Everything's Coming Up Sandy
It was being called The Storm of the Century, dubbed Frankenstorm, also known as Hurricane Sandy that was on a crash course to become a winter storm hybrid when it mixed with another storm, on course to ravage the eastern coast of the United States.
We lived in western New England and while nobody was sure where the eye of the storm would hit, the weather forecasters in our area were warning us that it could be a huge deal for us too because the jet stream winds were boxing in Sandy with the potential to turn it into a mega-storm over our region.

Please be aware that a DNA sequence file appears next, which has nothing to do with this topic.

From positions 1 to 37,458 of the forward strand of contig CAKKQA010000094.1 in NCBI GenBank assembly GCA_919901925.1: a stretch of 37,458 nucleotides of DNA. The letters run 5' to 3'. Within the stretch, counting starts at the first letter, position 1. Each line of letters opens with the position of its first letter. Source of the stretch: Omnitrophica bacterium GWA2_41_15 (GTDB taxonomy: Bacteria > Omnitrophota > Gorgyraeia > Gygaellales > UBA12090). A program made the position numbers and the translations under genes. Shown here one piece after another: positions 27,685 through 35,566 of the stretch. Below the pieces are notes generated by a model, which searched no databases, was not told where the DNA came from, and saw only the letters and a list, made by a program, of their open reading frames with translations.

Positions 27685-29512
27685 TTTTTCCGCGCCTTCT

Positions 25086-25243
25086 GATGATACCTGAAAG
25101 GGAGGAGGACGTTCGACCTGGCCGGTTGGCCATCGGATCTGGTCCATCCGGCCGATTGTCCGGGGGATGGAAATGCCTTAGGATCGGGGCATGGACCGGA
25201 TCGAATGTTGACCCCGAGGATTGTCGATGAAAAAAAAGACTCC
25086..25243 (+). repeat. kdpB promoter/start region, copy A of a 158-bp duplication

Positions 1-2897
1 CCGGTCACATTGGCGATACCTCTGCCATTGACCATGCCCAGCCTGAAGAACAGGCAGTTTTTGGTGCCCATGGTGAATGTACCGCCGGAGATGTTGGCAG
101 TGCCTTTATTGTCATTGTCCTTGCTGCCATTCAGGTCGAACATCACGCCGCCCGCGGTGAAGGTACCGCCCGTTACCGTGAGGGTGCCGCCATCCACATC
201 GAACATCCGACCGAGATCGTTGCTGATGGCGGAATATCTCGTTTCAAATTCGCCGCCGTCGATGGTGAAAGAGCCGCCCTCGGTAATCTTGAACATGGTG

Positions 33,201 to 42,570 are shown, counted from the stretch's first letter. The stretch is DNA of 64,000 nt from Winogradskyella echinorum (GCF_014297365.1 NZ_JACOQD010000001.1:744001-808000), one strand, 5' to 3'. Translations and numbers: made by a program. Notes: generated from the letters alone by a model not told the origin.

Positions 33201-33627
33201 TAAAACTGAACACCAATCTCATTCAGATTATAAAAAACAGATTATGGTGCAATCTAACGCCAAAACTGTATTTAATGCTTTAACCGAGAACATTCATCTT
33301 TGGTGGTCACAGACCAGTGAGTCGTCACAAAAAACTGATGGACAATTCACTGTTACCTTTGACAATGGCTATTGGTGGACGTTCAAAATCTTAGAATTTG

My father, who worked as a lineman for the electric company, paid particular interest as the storm moved up the eastern seaboard knowing it was going to affect his work schedule. By Sunday, weather forecasters were predicting a steady wind of 20 to 30 mph with Gusts up to 50 mph and anywhere between three and five inches of rain in our area but they still couldn't say where the storm was going to make landfall. No matter what, it looked bad for the Mid-Atlantic States and the southern shore of New England. West Virginia, meanwhile, was facing a blizzard.
"I'm screwed no matter where it hits," my father groaned as we watched the Patriots play the Rams in London on the television Sunday afternoon. "It's going to be a long-lasting event, two to three days of impact with wind damage, widespread power outages, heavy rainfall, inland flooding and a significant ocean surge. You might not be seeing me for a while."